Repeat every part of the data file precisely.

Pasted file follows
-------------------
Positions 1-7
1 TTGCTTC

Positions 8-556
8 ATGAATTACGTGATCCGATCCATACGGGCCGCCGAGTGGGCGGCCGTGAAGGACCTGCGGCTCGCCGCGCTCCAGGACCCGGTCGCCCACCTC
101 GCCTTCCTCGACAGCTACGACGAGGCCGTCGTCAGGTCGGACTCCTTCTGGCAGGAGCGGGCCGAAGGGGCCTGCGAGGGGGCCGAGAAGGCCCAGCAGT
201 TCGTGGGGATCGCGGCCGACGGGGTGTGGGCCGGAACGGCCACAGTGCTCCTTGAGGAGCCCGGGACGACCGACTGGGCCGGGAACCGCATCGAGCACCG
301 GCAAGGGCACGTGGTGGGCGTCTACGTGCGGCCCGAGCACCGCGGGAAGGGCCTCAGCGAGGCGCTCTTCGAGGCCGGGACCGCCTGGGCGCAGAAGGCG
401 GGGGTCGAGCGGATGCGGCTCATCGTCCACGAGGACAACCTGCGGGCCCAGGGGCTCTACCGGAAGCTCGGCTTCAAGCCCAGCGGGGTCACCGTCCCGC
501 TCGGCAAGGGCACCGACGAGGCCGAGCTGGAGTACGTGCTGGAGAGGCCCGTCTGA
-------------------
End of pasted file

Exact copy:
Positions 1-7
1 TTGCTTC

Positions 8-556
8 ATGAATTACGTGATCCGATCCATACGGGCCGCCGAGTGGGCGGCCGTGAAGGACCTGCGGCTCGCCGCGCTCCAGGACCCGGTCGCCCACCTC
101 GCCTTCCTCGACAGCTACGACGAGGCCGTCGTCAGGTCGGACTCCTTCTGGCAGGAGCGGGCCGAAGGGGCCTGCGAGGGGGCCGAGAAGGCCCAGCAGT
201 TCGTGGGGATCGCGGCCGACGGGGTGTGGGCCGGAACGGCCACAGTGCTCCTTGAGGAGCCCGGGACGACCGACTGGGCCGGGAACCGCATCGAGCACCG
301 GCAAGGGCACGTGGTGGGCGTCTACGTGCGGCCCGAGCACCGCGGGAAGGGCCTCAGCGAGGCGCTCTTCGAGGCCGGGACCGCCTGGGCGCAGAAGGCG
401 GGGGTCGAGCGGATGCGGCTCATCGTCCACGAGGACAACCTGCGGGCCCAGGGGCTCTACCGGAAGCTCGGCTTCAAGCCCAGCGGGGTCACCGTCCCGC
501 TCGGCAAGGGCACCGACGAGGCCGAGCTGGAGTACGTGCTGGAGAGGCCCGTCTGA